A federal judge just threw a huge wrench into the construction of the Dakota Access oil pipeline. He ruled that Trump’s administration didn’t follow proper environmental protocol when it overturned Obama’s ban and granted approval.
In case you’ve been in space for the last few years, here’s a quick rundown of the clusterfuck that is DAPL: the pipeline, which is a little over a thousand miles long, goes from North Dakota to the southern end of Illinois. At first, its route ran to the north of the Standing Rock Sioux reservation, but after concerns about water quality risks to Bismarck, North Dakota, plans changed. The new route was a big middle finger to the Standing Rock Sioux Tribe–the pipeline was to go under the Missouri River and Lake Oahe, which just so happened to be sacred land that included burial sites. It’s also where their drinking water comes from.
Understandably, the tribe was livid. And when most of the rest of the country found out, they were too. Thousands of people descended on the area and set up a permanent camp. Protests blew up. Big oil cops fired water cannons at protesters, shot them with rubber bullets, and sprayed clouds of tear gas all over the place. Eventually, Obama stepped in and vetoed the plan because it was, to be frank, pretty fucking stupid. It was a huge victory; David beat the Big Oil Goliath. But then Trump happened, and in his quest to simultaneously gargle the balls of the oil industry and dismantle anything Obama built just for spite, he revived it. Rex Tillerson let him out of the dungeon for a little bit, gave him some chocolate cake, and patted his head. “Did I make you happy, daddy?” Trump asked in a whisper. “Almost, son. Almost,” Tillerson replied while tightening the straps on the ballgag shoved in Trump’s mouth.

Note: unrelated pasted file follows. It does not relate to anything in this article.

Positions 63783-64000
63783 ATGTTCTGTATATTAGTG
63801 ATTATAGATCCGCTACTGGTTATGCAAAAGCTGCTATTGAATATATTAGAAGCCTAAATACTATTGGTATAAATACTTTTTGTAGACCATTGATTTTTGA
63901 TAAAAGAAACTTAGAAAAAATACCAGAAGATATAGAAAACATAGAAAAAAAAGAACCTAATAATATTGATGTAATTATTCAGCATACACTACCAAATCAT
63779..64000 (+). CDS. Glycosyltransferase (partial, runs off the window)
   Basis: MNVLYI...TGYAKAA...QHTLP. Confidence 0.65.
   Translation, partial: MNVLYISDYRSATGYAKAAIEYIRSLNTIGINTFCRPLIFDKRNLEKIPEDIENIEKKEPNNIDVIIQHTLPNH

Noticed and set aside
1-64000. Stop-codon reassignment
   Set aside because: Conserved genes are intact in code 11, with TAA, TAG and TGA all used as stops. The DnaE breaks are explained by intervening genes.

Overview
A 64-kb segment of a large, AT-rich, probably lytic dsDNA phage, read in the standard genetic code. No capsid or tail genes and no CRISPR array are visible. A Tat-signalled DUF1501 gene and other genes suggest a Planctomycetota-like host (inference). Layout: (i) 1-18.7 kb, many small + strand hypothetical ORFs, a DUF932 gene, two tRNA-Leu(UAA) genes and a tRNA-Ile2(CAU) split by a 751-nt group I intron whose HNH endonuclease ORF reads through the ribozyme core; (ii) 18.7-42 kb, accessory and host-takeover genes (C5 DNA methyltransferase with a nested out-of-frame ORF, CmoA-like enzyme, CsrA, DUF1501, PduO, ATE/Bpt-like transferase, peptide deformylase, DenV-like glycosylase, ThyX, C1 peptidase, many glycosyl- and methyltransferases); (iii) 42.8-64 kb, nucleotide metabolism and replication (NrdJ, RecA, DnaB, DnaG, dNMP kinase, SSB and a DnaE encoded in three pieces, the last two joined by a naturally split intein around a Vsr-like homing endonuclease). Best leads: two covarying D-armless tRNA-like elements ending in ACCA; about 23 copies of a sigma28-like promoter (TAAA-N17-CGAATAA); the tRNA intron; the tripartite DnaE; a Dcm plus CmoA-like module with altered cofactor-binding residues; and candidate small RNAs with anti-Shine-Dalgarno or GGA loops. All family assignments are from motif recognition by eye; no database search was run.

That last part probably didn’t happen, but you get the idea. Now that you’re caught up, here’s the latest. Washington DC District Court Judge James Boasberg looked at what happened and said that the Corps “failed to adequately consider the impacts of an oil spill on Standing Rock’s fishing and hunting rights and on environmental justice, and in February 2017, it did not sufficiently weigh the degree to which the project’s effects are likely to be highly controversial in light of critiques of its scientific methods and data.”
All that means, however, is that an environmental assessment of the pipeline needs to be done–which, as anyone who has worked in the oil industry knows–is generally a little biased. Oil is already flowing (and has already leaked) and construction doesn’t legally need to stop, but next week another court case could change that. The owners of DAPL are set to hit the legal octagon against the Standing Rock Sioux Tribe because of the judge’s decision.
So while this latest decision isn’t much more than a gentle kick in the nuts to the Trump adminstration’s views on oil and the oil companies in general, it could potentially be a harbinger of what’s to come–and, as we all know, federal judges haven’t exactly made Trump’s life easier.